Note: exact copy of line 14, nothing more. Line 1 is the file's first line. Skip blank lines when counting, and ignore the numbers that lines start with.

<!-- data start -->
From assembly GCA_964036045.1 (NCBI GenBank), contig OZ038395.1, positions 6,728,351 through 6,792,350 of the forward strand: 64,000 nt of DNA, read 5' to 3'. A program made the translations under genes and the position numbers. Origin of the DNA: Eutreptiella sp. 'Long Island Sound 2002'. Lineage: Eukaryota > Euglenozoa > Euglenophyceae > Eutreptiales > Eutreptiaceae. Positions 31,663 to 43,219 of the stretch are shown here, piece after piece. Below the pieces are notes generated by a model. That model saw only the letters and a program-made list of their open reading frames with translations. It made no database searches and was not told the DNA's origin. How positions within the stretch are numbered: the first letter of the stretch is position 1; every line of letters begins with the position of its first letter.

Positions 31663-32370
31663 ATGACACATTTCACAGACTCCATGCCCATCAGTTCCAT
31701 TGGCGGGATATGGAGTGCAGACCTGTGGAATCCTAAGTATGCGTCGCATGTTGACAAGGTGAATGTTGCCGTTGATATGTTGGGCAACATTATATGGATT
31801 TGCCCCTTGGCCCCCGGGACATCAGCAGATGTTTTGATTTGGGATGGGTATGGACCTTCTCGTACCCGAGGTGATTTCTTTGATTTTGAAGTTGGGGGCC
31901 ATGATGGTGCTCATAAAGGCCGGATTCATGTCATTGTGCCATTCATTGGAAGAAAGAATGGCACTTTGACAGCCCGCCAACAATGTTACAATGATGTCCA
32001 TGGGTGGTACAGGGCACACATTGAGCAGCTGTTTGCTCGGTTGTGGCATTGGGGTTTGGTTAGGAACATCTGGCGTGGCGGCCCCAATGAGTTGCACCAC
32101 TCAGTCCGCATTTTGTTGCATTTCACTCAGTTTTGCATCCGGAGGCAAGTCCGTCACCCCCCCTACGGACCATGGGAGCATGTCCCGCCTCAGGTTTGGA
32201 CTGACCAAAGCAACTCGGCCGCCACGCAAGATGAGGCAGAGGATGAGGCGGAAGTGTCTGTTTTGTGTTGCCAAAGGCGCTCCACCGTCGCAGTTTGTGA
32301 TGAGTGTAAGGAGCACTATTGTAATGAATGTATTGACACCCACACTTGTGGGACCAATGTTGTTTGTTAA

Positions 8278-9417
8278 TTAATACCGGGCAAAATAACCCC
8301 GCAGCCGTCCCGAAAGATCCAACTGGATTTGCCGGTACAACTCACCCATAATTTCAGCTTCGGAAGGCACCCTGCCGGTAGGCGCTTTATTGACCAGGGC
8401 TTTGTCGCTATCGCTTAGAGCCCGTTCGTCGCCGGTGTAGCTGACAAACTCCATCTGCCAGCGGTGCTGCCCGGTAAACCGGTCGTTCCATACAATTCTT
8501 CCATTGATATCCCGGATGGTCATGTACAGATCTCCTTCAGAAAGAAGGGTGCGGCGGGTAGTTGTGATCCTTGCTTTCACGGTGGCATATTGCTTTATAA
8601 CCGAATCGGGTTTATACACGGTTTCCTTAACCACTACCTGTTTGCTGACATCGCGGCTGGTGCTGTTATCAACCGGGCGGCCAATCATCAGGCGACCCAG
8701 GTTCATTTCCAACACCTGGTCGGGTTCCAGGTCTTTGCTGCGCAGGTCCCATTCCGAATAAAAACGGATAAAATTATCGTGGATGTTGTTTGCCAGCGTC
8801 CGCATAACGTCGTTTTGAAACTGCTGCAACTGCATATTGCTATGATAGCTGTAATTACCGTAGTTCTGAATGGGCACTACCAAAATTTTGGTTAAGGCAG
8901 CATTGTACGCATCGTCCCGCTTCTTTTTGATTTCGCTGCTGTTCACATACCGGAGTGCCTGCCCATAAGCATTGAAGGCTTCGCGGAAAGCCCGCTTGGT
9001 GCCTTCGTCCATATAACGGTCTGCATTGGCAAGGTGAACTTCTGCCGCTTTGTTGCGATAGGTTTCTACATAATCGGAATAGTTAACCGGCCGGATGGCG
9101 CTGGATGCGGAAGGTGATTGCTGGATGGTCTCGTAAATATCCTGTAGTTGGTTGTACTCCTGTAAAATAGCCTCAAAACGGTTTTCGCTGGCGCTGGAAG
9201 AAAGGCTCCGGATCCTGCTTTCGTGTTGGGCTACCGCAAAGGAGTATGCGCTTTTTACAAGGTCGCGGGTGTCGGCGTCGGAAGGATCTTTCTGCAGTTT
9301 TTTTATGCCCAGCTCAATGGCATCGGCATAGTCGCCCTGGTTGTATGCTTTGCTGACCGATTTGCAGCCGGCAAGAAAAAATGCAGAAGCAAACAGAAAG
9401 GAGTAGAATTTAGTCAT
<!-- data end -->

8401 TTTGTCGCTATCGCTTAGAGCCCGTTCGTCGCCGGTGTAGCTGACAAACTCCATCTGCCAGCGGTGCTGCCCGGTAAACCGGTCGTTCCATACAATTCTT